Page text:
Fox Terrier About Town

Adventures of a Vivaceous Pup in Fancy London

Archive for March, 2008

Sleeping At My Feet, Following Me Around

Find the hidden puppy in my study

Find the hidden puppy in my study


Dashwood is a puppy and hence he sleeps most of the day. He sleeps wherever I am, by my feet. It is because he is also a dog and as a pack animal, in the wild, he would never be on his own. Dogs in a human society need to learn from an early age how to cope with being on their own. This is what dog psychologists call “Separation Anxiety”.

Crates help puppies to learn that being left alone is fine and that someone will return soon. Puppies learn that they cannot follow you everywhere you go when they are left in a crate, and that you come back as if nothing has happened and let them out. You can gradually increase the time your puppy is left in the crate a minute at a time to start with. Remember only to let your puppy out of the crate if they are quiet.

I started leaving Dashwood by himself in our big open plan kitchen when he was about 12 weeks. Little by little he started being used to it. When I came back to the house I made sure I gave him lots of treats to reward him for having been such good puppy, not broken anything or chewed stuff. Giving him treats is also an incentive for him as he associates that when I leave, as soon as I return is “Treat Fest”.

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Teething and Chewing

Chewing on a Breitling strap... not a good idea

Chewing on a Breitling strap... not a good idea

Teething can make your puppy’s gums very sore and chewing can help to relive the discomfort. Make sure your puppy has plenty of chew toys. Tug ropes and old tights tied in a knot are a great way to help the baby teeth fall out.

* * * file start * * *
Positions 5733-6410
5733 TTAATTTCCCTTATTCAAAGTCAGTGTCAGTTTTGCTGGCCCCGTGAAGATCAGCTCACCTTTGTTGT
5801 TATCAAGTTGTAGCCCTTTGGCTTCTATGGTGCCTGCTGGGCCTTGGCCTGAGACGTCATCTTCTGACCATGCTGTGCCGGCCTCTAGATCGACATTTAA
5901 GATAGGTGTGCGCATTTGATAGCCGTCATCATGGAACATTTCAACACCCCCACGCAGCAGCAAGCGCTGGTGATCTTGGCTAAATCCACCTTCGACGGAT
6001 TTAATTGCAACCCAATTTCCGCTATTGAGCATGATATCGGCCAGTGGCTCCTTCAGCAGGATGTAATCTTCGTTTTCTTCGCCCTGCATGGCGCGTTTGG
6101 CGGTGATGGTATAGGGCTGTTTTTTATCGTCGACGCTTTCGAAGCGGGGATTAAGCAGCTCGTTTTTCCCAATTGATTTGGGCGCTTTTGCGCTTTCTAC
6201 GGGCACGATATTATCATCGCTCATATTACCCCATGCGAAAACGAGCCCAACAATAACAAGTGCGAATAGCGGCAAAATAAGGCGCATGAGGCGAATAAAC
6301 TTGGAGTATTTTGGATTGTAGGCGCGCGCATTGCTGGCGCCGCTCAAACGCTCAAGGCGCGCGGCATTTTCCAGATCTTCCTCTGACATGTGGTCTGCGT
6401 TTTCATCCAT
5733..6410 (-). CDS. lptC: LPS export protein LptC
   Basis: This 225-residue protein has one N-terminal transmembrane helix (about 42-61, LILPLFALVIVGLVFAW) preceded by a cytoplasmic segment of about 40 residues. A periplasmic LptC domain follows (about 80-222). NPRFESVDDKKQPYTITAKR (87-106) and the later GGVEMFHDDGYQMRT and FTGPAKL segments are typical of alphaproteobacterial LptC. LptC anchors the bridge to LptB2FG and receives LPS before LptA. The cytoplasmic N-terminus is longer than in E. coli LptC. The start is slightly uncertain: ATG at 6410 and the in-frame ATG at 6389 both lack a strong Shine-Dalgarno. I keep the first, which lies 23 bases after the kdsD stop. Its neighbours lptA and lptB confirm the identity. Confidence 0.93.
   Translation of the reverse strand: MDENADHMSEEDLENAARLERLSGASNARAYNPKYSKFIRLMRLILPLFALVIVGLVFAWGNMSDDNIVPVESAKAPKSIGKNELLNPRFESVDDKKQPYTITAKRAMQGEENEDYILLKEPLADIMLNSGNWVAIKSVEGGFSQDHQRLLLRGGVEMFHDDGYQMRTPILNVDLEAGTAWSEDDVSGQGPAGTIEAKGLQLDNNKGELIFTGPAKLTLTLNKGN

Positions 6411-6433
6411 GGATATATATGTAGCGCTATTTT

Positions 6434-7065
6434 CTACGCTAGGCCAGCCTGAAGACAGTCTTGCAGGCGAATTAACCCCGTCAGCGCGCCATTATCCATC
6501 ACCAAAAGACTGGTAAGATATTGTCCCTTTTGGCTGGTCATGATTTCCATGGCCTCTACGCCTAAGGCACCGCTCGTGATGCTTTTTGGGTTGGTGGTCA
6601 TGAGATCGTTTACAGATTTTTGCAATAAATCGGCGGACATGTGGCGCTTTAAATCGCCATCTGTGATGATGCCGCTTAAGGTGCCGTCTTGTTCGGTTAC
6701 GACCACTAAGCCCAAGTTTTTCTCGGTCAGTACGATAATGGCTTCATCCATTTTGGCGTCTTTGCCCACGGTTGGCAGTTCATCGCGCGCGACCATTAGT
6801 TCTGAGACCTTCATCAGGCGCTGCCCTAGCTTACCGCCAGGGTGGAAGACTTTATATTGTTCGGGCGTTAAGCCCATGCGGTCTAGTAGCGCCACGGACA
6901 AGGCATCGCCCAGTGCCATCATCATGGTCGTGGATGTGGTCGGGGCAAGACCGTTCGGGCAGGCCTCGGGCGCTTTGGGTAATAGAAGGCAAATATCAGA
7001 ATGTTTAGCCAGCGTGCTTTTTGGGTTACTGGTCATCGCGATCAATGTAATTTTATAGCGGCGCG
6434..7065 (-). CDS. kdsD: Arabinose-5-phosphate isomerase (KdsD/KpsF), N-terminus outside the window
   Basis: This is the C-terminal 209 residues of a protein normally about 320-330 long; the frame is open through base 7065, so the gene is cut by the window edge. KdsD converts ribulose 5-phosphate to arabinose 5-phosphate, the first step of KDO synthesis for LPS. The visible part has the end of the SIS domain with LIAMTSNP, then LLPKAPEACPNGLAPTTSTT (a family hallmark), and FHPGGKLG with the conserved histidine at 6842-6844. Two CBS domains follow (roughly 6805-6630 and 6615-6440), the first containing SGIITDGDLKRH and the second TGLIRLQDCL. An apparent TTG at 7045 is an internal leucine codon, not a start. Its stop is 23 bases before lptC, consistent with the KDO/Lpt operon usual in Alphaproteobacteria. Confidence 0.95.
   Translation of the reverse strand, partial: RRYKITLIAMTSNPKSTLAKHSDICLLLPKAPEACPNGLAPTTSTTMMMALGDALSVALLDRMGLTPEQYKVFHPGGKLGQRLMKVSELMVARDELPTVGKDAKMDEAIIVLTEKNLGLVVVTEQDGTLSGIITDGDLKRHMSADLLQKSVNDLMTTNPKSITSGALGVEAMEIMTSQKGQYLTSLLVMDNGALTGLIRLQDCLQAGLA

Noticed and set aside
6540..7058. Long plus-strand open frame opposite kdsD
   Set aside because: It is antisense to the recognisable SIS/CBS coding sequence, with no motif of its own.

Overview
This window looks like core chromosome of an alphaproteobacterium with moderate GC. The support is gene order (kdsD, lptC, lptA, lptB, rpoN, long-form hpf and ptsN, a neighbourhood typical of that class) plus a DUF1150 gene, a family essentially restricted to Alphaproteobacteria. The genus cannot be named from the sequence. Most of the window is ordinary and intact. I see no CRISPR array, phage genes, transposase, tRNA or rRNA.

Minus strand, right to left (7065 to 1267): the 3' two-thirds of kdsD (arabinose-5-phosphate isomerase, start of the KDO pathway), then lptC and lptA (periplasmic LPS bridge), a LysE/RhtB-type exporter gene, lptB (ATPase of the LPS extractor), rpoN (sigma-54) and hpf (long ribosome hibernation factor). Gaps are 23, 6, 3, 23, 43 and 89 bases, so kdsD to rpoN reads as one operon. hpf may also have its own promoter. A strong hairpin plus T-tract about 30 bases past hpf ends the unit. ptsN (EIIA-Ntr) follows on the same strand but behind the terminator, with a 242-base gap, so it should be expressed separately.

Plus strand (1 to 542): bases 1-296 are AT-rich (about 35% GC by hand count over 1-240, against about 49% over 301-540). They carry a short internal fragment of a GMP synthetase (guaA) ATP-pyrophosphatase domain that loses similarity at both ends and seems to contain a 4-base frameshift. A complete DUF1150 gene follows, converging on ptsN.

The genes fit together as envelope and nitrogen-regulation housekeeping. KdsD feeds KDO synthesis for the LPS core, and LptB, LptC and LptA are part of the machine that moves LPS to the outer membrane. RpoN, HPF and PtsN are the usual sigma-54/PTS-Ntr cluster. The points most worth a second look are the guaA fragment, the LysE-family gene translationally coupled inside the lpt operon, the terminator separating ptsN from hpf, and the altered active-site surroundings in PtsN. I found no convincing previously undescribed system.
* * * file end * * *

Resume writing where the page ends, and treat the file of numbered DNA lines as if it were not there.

Your puppy will have all their adult teeth through between 6-8 months old. Some smaller breeds can sometimes retain some of their baby teeth and if this does happen they will need to be removed.

If your puppy’s gums are very red and sore you can use baby teething gel.

Recall

Start by practising recall in the house, say ‘dog’s name’ and ‘come’ in a loving, enthusiastic voice, and bend down to his level if necessary. When he comes to you give him lots of praise and cuddles and a food treat. When he is coming towards you remember to encourage him all the way.

A whistle can also be a great recall aid for some dogs. You can use the whistle in the park when your dog has gone past your boundary i.e. gone too far away. First you will need to teach your dog that the whistle means the same as come. Try not to over use the whistle in the park, as this will reduce the effectiveness, as your dog will start to block it out and not listen.

Keep yourself exciting so your dog wants to come to you. When they get to you take hold of his collar gently and give lots of praise and a treat, and let him go off to play again. This makes sure your dog doesn’t learn that when he comes to you that his walk is over. When there are 2 or more people walking in the park call him from one person to the next as a game.

You must always encourage your dog as he is coming towards you, if he slows down or stops to sniff, just keep patting your legs and calling. It may help to start walking in the opposite direction so he follows you. Remember if you have to keep going up to him to get him he will learn he doesn’t need to come as you will always be there and come to him.

Scale his recall 1-10, 10 being the best recall i.e. he comes when called first time, very fast when there is lots of distractions. 10 should get his favourite food reward e.g. chicken and big cuddles, scaling downwards to 1 i.e. he takes ages to come back, this means he only gets a small amount of attention and praise. Your dog will soon associate the quicker he comes the better the reward.